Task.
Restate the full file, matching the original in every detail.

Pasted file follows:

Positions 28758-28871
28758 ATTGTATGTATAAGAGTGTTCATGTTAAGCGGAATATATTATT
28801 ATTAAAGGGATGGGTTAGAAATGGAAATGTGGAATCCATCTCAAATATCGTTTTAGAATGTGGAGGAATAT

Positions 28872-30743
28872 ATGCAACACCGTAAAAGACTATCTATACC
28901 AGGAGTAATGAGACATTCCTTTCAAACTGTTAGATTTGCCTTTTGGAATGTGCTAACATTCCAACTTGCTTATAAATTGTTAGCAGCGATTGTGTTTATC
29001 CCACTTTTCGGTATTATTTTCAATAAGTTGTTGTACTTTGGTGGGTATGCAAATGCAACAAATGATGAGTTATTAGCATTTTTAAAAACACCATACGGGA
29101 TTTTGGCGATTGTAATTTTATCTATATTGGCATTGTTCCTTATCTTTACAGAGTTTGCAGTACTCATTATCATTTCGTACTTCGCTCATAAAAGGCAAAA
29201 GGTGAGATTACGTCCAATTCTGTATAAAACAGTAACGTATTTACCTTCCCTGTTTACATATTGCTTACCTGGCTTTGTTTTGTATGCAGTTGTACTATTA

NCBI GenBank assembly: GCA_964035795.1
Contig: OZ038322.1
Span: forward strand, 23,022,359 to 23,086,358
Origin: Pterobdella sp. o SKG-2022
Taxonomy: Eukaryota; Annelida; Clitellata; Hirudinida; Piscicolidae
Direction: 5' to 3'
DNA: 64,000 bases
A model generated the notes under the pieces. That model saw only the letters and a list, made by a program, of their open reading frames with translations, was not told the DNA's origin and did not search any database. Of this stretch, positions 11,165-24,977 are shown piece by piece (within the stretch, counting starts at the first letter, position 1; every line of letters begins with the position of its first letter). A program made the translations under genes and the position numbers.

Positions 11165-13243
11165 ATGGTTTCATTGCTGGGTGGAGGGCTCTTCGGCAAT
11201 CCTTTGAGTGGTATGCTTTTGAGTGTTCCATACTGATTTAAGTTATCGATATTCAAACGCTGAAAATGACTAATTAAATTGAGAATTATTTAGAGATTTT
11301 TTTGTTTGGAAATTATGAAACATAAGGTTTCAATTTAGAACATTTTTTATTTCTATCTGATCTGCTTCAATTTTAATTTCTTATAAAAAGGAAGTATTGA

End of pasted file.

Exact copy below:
Positions 28758-28871
28758 ATTGTATGTATAAGAGTGTTCATGTTAAGCGGAATATATTATT
28801 ATTAAAGGGATGGGTTAGAAATGGAAATGTGGAATCCATCTCAAATATCGTTTTAGAATGTGGAGGAATAT

Positions 28872-30743
28872 ATGCAACACCGTAAAAGACTATCTATACC
28901 AGGAGTAATGAGACATTCCTTTCAAACTGTTAGATTTGCCTTTTGGAATGTGCTAACATTCCAACTTGCTTATAAATTGTTAGCAGCGATTGTGTTTATC
29001 CCACTTTTCGGTATTATTTTCAATAAGTTGTTGTACTTTGGTGGGTATGCAAATGCAACAAATGATGAGTTATTAGCATTTTTAAAAACACCATACGGGA
29101 TTTTGGCGATTGTAATTTTATCTATATTGGCATTGTTCCTTATCTTTACAGAGTTTGCAGTACTCATTATCATTTCGTACTTCGCTCATAAAAGGCAAAA
29201 GGTGAGATTACGTCCAATTCTGTATAAAACAGTAACGTATTTACCTTCCCTGTTTACATATTGCTTACCTGGCTTTGTTTTGTATGCAGTTGTACTATTA

NCBI GenBank assembly: GCA_964035795.1
Contig: OZ038322.1
Span: forward strand, 23,022,359 to 23,086,358
Origin: Pterobdella sp. o SKG-2022
Taxonomy: Eukaryota; Annelida; Clitellata; Hirudinida; Piscicolidae
Direction: 5' to 3'
DNA: 64,000 bases
A model generated the notes under the pieces. That model saw only the letters and a list, made by a program, of their open reading frames with translations, was not told the DNA's origin and did not search any database. Of this stretch, positions 11,165-24,977 are shown piece by piece (within the stretch, counting starts at the first letter, position 1; every line of letters begins with the position of its first letter). A program made the translations under genes and the position numbers.

Positions 11165-13243
11165 ATGGTTTCATTGCTGGGTGGAGGGCTCTTCGGCAAT
11201 CCTTTGAGTGGTATGCTTTTGAGTGTTCCATACTGATTTAAGTTATCGATATTCAAACGCTGAAAATGACTAATTAAATTGAGAATTATTTAGAGATTTT
11301 TTTGTTTGGAAATTATGAAACATAAGGTTTCAATTTAGAACATTTTTTATTTCTATCTGATCTGCTTCAATTTTAATTTCTTATAAAAAGGAAGTATTGA